The Roman town stretched out along the coast with the hill behind it. It was protected by a rampart with towers. Parts survive today in several places...the fortifications enclosed part of the modern kasbah to the SW and the Bab-el-Oued district (of Algiers) to the NE. They extended as far as the former Bresson square to the SE. Outside, villas surrounded by gardens were located on the coastal plain and, more often, on the sides of the hills. The villas have produced sculptures: two female heads, a statue of Pomona, another statue of a female deity, a head of the emperor Hadrian; all are in the Algiers Museum. Inside the lower town, which was densely populated, a network of streets at right angles to each other formed insulae. Their plan can often be traced in the modern urban grid. The decumanus maximus followed the modern Bab-Azoun street...Of the monuments discovered or noted inside the town, the public baths are of particular importance. Four cisterns placed side by side and two ornamental mosaics indicate that a first bath building was under the old cathedral. A second was located under the former church of Notre Dame des Victoires. A third has been discovered in the suburbs to the SE, near the Jardin d'Essai. According to the inscription (CIL VIII, 9256), a mithraeum no doubt existed. No church is known, but t capitals and a fenestella confessionis (at the Algiers Museum) indicate the presence of an edifice for Christian worship.M.Leglay
Only in the 10th century started to be again developed by Buluggin ibn Ziri to what is now the capital of modern Algeria. Indeed the Casbah of Algiers (a UNESCO world heritage site) is founded mainly on the ruins of old Icosium. It is a mid-sized city which, built on a hill, goes down towards the sea and is divided in two: the High city and the Low city, that now are dangerously crumbling 
Around 400, a Diocese of Icosium was established under Roman rule, which was suppressed around 500, presumably by the Arian Vandals. In 1700, the diocese was nominally restored as titular bishopric of Icosium (Italian: Icosio). On 10 August 1838 the titular see ceased to exist as the residential diocese was restored under the city's modern name as Roman Catholic Diocese of Algiers, which was promoted on 25 July 1866 as Metropolitan Archdiocese of Algiers.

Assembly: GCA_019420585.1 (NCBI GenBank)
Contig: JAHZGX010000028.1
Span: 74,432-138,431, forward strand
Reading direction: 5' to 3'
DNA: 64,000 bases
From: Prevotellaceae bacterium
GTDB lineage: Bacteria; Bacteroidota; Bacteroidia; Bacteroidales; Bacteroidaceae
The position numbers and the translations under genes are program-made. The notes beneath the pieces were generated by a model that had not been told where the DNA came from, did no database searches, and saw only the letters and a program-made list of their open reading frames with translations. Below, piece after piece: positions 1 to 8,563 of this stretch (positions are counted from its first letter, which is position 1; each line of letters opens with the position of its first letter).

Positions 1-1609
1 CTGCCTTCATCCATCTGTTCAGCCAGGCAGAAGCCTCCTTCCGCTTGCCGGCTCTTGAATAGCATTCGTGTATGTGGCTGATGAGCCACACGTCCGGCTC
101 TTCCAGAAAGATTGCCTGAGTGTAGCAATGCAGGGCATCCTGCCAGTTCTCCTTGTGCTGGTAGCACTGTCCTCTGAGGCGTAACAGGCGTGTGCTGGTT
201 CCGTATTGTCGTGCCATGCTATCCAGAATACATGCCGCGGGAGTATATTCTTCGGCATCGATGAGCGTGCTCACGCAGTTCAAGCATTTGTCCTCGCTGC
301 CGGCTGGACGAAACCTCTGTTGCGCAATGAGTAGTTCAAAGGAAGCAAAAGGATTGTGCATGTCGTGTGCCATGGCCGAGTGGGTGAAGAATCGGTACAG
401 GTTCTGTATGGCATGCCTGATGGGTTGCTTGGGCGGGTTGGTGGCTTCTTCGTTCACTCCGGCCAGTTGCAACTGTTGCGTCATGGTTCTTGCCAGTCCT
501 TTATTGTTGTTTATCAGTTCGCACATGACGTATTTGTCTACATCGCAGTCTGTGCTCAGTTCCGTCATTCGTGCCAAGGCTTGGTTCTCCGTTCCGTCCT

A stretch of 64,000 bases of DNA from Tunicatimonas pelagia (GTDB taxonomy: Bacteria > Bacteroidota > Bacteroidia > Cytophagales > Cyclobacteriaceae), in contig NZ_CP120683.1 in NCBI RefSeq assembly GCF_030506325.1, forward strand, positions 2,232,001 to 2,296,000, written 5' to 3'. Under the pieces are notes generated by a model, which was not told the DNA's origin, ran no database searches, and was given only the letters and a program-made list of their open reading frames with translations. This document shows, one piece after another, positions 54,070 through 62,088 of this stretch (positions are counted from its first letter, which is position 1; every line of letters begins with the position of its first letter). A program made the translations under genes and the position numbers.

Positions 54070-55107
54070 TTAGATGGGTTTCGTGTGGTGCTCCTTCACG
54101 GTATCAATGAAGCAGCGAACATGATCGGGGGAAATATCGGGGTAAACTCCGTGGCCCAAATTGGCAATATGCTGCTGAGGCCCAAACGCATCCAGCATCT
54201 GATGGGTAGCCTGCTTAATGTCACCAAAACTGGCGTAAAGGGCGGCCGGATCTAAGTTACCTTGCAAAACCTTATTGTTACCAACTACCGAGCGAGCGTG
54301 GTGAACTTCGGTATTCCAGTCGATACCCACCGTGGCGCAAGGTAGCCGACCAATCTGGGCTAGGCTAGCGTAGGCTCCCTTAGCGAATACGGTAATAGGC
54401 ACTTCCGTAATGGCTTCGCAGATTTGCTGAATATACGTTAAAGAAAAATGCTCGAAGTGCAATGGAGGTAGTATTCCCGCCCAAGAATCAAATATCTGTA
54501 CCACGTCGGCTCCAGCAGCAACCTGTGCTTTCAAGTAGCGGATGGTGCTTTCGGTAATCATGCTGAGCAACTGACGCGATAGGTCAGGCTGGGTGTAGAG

List of bishops
- Crescens (Donatist bishop attendee at the Council of Carthage (411))
- Lavrentius (Catholic bishop attendee at Council of Carthage (419))
- Victor (Catholic bishop fl.484)
The titular bishops, all of the episcopal (lowest) rank, were:
- Manuel Tercero Rozas, OESA (26 November 1727 – 4 July 1752)
- Aloisio Gandolfi, CM (08 November 1815 – 25 August 1825)
- Saint Bishop Eugène-Charles-Joseph de Mazenod, OMI (01 October 1832 – 02 October 1837)
- Detailed map of Mauretania Caesariensis
- Roots of Algiers (in French)
- Edward Lipiński (2004). Itineraria Phoenicia. ISBN 90-429-1344-4.
- Ghaki (2015), p. 66.
- John Reynell Morell[who?]
- Pliny the Elder, Natural History, 3.19 and 5.20.
- CIL VIII Suppl. 3, 20853
- Brills N.P. Icosium
- Map of ancient remains in the marine quarter of Algiers
- Mr Berbrugger[who?]
- Mr S Marie.[who?]
- El Djazaı̈r: histoire d'une cité d'Icosium à Alger
- Mr Blofeld.[who?]
- Diocese of Icosium
- Lettera 209, 8 (in Italian)
- Smithsonian: Save the Casbah
- Ghaki, Mansour (2015), "Toponymie et Onomastique Libyques: L'Apport de l'Écriture Punique/Néopunique" (PDF), La Lingua nella Vita e la Vita della Lingua: Itinerari e Percorsi degli Studi Berberi, Studi Africanistici: Quaderni di Studi Berberi e Libico-Berberi, No. 4, Naples: Unior, pp. 65–71, ISBN 978-88-6719-125-3, ISSN 2283-5636. (in French)